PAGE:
Most businesses find the process of creating content hard – this is no different when looking at a service page. You’ve no doubt found yourself in the situation of writer’s block – a blank stare at your computer monitor when trying to think about what exactly to say.
However, this step cannot be avoided and as they say – to the victor go the spoils. It is the businesses who put effort into creating these pages who find more traffic from search engines hitting their websites, and more of those visits turning into paying customers.
Over the past few years, we’ve continually dissected some of the best service pages in the game to grasp the patterns of what works well (and what doesn’t). You’ll be happy to know that there is a predictable formula you can apply to your services content, which we’ll share below.
For the tl;dr edition – just ensure your services pages include a mix of the following:
When it comes to creating a compelling argument for prospects, one of the things that will speak to the emotional core of most people is knowing the pain points they’ll want to avoid. It’s really about driving home why this service matters so much to any given customer.
In other words, why not write about what will happen if your service is not provided? Some great examples of this in action include late filing of taxes could result in penalties and fines, or a late service on your boiler cold cause much larger issues and repair costs down the line.
If you pull this off, your service page will act as a pre-sales education tool and not just a blanket statement of what you can do.
Now that your customers are aware of what you do and why your offering is important in general, it is essential to qualify why your company should be chosen over the competition.
Can you talk about what you do differently or better than others in your space? Typically, you’ll differentiate based on price or locality, but there are many ways you can wow your customer base – your years of experience, your commitment to standards, quality of work, accreditations and much more.
Just think about what makes your business the ideal choice – and share it on your service page!
A great way to qualify leads early on in their visit your service page is to describe who the page is a perfect fit for. Looking at customer types and verticals is core to targeted marketing success.
A boiler repair could be described as a fantastic option for homeowners, landlords or managed lettings agents for example. Having this written out on your page helps each of these niches to know that you can deliver for their specific needs.
This process is no different from a physical store. Imagine your local supermarket, which has aisles for frozen foods, toiletries, pets etc. This is an intentional decision to help guide every visitor in the store to the area(s) that matter most to them.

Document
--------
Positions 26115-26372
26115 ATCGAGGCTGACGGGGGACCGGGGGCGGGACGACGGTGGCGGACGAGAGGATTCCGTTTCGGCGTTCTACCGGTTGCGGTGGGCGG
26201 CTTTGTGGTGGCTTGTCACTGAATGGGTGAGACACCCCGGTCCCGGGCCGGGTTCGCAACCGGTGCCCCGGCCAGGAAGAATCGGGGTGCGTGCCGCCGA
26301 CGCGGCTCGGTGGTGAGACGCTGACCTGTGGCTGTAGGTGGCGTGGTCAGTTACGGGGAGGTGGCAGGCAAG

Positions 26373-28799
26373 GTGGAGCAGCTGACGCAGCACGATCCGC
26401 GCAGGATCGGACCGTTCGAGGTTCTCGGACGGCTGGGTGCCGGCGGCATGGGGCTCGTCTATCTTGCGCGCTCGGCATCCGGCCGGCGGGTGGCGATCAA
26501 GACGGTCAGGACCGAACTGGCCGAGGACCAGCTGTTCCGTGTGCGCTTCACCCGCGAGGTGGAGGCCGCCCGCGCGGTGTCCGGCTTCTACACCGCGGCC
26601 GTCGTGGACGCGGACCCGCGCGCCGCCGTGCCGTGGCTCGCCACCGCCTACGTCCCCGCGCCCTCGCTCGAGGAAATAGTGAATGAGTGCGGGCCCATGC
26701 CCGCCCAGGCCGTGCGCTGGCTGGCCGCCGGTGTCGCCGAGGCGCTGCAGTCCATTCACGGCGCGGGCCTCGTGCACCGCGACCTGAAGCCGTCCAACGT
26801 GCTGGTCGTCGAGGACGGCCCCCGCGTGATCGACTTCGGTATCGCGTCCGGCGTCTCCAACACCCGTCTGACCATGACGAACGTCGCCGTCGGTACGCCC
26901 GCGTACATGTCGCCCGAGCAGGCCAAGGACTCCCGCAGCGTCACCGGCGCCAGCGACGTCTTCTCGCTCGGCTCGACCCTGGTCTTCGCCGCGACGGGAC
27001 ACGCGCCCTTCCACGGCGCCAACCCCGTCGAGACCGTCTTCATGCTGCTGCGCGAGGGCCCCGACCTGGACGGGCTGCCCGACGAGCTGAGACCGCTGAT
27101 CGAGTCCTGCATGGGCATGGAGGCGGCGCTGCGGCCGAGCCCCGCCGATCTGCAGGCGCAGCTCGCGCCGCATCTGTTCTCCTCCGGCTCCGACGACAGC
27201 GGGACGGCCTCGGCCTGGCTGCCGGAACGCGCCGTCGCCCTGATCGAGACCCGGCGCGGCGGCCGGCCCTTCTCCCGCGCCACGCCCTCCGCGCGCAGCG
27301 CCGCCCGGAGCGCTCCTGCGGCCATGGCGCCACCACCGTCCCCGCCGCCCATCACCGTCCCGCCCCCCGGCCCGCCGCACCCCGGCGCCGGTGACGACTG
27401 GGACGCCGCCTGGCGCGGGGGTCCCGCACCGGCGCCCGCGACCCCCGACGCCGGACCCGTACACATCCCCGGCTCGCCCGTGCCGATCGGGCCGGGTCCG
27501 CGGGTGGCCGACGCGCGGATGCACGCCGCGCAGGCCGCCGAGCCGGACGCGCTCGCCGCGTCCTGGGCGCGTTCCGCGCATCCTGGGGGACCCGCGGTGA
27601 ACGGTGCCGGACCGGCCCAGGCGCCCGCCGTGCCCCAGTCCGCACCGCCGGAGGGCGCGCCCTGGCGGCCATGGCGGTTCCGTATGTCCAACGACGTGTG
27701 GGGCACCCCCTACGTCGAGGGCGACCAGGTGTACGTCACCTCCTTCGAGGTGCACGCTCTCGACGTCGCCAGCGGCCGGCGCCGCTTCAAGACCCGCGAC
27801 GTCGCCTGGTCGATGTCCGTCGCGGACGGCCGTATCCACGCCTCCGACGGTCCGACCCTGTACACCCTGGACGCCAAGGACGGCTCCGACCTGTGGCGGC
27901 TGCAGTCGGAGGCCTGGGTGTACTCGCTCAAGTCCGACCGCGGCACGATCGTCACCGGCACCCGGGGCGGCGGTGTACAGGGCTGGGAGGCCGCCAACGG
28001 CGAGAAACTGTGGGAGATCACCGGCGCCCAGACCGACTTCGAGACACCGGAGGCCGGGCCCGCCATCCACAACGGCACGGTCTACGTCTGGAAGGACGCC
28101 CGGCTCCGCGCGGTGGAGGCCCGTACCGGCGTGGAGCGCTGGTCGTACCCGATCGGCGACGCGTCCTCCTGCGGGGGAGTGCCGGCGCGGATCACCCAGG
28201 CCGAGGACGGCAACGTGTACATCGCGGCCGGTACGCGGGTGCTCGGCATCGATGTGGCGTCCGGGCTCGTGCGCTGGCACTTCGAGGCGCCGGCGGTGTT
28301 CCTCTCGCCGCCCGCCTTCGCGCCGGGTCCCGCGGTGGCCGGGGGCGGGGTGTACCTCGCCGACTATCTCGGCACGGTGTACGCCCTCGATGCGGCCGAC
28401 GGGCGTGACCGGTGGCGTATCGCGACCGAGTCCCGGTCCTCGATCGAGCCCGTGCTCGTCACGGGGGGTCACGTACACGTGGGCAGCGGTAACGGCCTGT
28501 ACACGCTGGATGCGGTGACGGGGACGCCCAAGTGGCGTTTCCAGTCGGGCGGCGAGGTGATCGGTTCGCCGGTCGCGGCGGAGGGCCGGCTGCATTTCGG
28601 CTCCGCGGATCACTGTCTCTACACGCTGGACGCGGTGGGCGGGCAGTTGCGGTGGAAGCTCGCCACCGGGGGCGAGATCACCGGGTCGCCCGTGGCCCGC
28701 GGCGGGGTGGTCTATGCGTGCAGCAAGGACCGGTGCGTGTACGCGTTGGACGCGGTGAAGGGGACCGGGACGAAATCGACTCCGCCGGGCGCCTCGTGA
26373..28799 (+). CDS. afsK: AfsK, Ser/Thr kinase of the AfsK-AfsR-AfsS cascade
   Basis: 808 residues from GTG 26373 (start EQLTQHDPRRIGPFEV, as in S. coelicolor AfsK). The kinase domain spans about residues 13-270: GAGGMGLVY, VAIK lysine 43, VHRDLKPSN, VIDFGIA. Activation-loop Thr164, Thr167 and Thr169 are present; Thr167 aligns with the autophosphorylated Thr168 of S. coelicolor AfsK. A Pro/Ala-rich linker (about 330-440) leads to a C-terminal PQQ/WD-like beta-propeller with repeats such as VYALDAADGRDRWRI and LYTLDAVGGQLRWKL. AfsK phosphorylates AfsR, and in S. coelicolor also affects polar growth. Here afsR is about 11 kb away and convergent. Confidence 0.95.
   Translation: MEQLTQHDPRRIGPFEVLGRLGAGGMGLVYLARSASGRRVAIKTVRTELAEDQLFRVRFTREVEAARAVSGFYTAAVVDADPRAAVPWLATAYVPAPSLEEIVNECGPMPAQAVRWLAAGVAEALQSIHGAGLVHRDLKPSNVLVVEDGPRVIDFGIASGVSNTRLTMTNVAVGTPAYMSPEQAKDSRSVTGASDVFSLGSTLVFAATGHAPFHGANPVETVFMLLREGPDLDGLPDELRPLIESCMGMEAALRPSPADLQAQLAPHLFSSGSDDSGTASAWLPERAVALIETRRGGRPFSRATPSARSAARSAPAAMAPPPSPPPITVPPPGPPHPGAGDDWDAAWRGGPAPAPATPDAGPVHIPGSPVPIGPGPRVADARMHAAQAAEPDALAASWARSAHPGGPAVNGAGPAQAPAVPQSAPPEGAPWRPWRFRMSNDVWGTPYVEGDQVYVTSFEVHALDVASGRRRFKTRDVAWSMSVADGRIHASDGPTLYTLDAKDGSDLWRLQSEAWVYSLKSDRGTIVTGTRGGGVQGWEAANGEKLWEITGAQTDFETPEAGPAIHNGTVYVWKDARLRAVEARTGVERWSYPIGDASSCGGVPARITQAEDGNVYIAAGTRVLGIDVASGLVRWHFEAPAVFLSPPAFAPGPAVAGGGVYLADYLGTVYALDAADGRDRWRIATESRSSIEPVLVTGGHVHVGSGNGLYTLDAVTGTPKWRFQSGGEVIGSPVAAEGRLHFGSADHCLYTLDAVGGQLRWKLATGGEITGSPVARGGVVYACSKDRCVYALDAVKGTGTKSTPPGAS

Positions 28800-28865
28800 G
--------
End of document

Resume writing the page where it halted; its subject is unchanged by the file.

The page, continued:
The lead nurture process online typically starts with identifying a problem (this is before offering a solution). Writing about what may have caused visits to your page is the best way of showing you can empathise with the problems customers face.
This naturally leads on to the resolution (or specifically the services you can offer) to the challenges in question. It provides a seamless marketing transition and point to convert business.
The core of your service should be explained here and serves as a great content tool for both humans and search engines alike.
If this could be broken down into 3 logical steps, you may want to write about:
Ask yourself, what are the most common questions clients ask me about this service?
Having these FAQs directly on your service pages will serve as the perfect sales education tool, and cut down the sales cycle significantly. Think of how much time you could save by having the answers to the predictable objections listed out in an easy to digest format.
Styling these question/answer combos is equally important – design and user experience plays a pivotal role in your ability to generate work. If you have a lot of common questions related to your service, you may want to consider using accordions so that only one answer is visible at a time.
Including useful industry statistics and quotes can serve as a reminder as to why your service is needed and works as a great way of breaking up what can be very text-heavy content.
A quick search online can help you find some valuable statistics related to your industry that you can include on your web page with ease.
Helping customers and prospects to identify you as an authority in your field is a surefire way to build trust quickly.
You can achieve this on your service pages by including content related to the topic at hand. This content could take many forms, from blog articles through to downloadable resources like eBooks, videos and more.
Probably the best means of convincing potential clients beyond your own words is the words and experiences of others who have gone through your process.
Including case studies and testimonials of historic clients will help to prove you can deliver your service to the highest of standards.
Regardless of your industry, a case study needn’t be too long or verbose. In a few sentences, simply talk about the problem your customer faced before they met you, the solution(s) you offered to help and finally the results they achieved as a result of your involvement.
So, by applying the steps above, you should now have a service page that speaks to potential customers at various stages of the buying decision cycle and you can dramatically increase your overall conversions. The Sites Done Right customers who apply these very tactics see higher visitor to lead conversion rates and ultimately more £’s in new business.
Are there any other aspects that you would include in a service page? We’d love to hear your thoughts on what tactics you apply to your service pages to really make an impact – why not reach out in the comments section below?